Patients’ Overall View of the CTO Cohort approached: 103 Lacked capacity to participate: 19 Agreed to participate and completed process: still on the order; 20 recently discharged Totally for the order (no adverse comment) 8 Mostly for the order19 Equally for and against 9 Mostly against 3 Totally against 3 Gibbs, Dawson, Ansley, Mullen (2005) 14 Journal of Mental Health
Patients held generally favourable opinions of the CTO regime because: assessed it in light of their prior patient career & negative experience of institutions allowed more freedom and control over their lives than hospital care valued the sense of security and enhanced access to services valued the ongoing support of mental health professionals and accommodation providers viewed it as a transitional step from a chaotic to a more stable form of life.
Responsible clinicians exercise considerable discretion, when they decide: to place a patient on a CTO, on leaving hospital to discharge a patient from a CTO to apply to a court or tribunal for its renewal to advocate strongly for the CTO at the hearing to recall the patient to inpatient care, etc >>> CTOs ‘may’, not ‘must’, be used.
So what determines the rate of use ? My hypothesis: It is largely determined by the manner in which responsible clinicians exercise their discretion under the scheme. This depends, in turn, on their perceptions of the balance of advantage in using the scheme.
Clinicians ’ Preference for a Mental Health System With or Without a CTO Regime Responses from a Survey of all NZ Psychiatrists Surveys sent, 362; returned, 202; response: 57% With CTOs 78.8% Without CTOs 9.3% Unsure 11.9% For the 55 British-trained psychiatrists in NZ who had worked in both systems: Preference for a system with CTOs: 76.0%
Key Uses of CTOs: NZ Clinicians' Views to ensure contact between patients and professionals to ensure compliance with medication to enhance patients’ insight into their illness to prevent or identify relapse to facilitate accommodation and social support to create a stable situation, so other forms of therapy, activity, psychological change, have a chance to occur.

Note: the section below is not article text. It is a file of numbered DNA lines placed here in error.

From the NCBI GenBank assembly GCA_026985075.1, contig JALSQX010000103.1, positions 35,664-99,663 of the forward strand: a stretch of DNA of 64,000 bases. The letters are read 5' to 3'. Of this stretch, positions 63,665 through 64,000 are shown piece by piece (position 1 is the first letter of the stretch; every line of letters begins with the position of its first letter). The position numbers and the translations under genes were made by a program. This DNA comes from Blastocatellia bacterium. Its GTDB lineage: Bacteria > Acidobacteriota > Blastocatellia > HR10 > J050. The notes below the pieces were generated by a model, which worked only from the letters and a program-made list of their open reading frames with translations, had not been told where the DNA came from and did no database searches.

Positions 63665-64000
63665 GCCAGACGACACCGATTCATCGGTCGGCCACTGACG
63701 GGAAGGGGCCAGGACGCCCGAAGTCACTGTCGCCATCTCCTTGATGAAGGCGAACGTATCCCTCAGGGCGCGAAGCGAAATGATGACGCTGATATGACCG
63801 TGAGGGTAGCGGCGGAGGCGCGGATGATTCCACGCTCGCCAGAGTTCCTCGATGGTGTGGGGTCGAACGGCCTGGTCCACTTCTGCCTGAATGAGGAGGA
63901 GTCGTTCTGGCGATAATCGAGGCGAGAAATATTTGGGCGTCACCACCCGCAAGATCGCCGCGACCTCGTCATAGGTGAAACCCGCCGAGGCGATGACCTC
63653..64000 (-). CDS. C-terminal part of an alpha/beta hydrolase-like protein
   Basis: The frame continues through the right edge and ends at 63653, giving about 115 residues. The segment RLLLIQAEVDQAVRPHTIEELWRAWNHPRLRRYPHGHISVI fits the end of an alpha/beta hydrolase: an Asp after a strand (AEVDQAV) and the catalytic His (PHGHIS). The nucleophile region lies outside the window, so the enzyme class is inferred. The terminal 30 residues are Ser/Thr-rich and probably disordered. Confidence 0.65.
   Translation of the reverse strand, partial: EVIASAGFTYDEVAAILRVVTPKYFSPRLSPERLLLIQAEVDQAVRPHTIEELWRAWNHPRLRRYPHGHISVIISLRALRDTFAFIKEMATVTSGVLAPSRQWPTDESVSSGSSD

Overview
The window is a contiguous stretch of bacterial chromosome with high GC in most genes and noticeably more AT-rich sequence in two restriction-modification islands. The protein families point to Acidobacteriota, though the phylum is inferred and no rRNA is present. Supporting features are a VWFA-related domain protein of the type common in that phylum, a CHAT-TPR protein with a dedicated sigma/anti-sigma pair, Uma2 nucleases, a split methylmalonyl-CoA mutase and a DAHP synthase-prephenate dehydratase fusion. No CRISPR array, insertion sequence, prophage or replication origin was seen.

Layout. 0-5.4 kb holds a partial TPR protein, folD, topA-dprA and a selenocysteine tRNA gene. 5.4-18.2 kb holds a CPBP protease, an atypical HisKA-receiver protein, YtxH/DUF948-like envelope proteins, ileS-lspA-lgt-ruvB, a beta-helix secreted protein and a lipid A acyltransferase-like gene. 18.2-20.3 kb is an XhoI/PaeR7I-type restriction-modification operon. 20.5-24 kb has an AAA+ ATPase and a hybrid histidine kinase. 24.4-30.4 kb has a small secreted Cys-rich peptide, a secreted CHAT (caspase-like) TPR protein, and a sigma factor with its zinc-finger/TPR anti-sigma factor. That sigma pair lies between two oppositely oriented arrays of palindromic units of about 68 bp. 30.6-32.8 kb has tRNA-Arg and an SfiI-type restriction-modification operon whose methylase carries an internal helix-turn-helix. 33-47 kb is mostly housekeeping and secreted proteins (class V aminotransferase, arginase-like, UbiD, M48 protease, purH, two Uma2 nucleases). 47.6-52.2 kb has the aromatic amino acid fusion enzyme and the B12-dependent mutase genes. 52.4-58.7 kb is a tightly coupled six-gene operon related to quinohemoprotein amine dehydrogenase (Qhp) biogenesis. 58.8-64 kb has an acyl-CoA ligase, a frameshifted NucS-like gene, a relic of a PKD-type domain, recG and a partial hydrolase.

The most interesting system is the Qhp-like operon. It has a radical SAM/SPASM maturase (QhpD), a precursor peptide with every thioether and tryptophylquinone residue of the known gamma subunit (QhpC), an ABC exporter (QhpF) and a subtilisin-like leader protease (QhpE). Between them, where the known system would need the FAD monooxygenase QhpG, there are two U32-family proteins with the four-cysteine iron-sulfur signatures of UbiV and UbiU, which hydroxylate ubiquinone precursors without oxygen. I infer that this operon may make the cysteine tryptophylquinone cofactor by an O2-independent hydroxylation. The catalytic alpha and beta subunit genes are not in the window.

NZ clinicians’ views of the impact of CTOs on therapeutic relationships ‘a useful tool in pursuit of core clinical goals for the seriously mentally ill.’ ‘binds into place the necessary community service, and facilitates contact with the patient, medication compliance and early identification of relapse.’ ‘ may support the involvement of families and other agencies in care and may have a significant impact on a patient's attitude to their illness.’ ‘while compulsion can harm relations with patients in the short term, the advantages of continuing treatment usually outweigh this problem, and where greater insight follows treatment, therapeutic relations often improve in the end.’ Romans, Dawson et al (2004) 38 ANZ J Psychiatry
How might CTOs work 1? What mechanisms ? Directly: through the enforcement process Indirectly: through therapeutic relationship Structurally: – binding into place a ‘ structure for care ’ – committing service providers to the patient – giving the patient priority for care – supporting the family ’ s insistence on treatment – giving housing providers the confidence to care
How might CTOs Work 2 ? On the psychology of the patient: –may come to accept the need for treatment – in light of their prior knowledge and experience A communication to the patient: – concerning the severity of their illness – that others care and will intervene Clinicians: –The order ‘ persuades the persuadable ’. –It is ‘ a compulsory contract for care ’. –‘ an element in ongoing negotiations about treatment ’.
Essential conditions for a useful CTO regime ?? A well-targeted regime: serious mental illness Sufficient additional authority to treat outpatients No intolerable administrative burdens No unreasonable liability concerns Adequate, available CMH services Sufficient supported accommodation Coordination of inpatient and outpatient care Police assistance with recall process Support of psychiatrists, families, nurses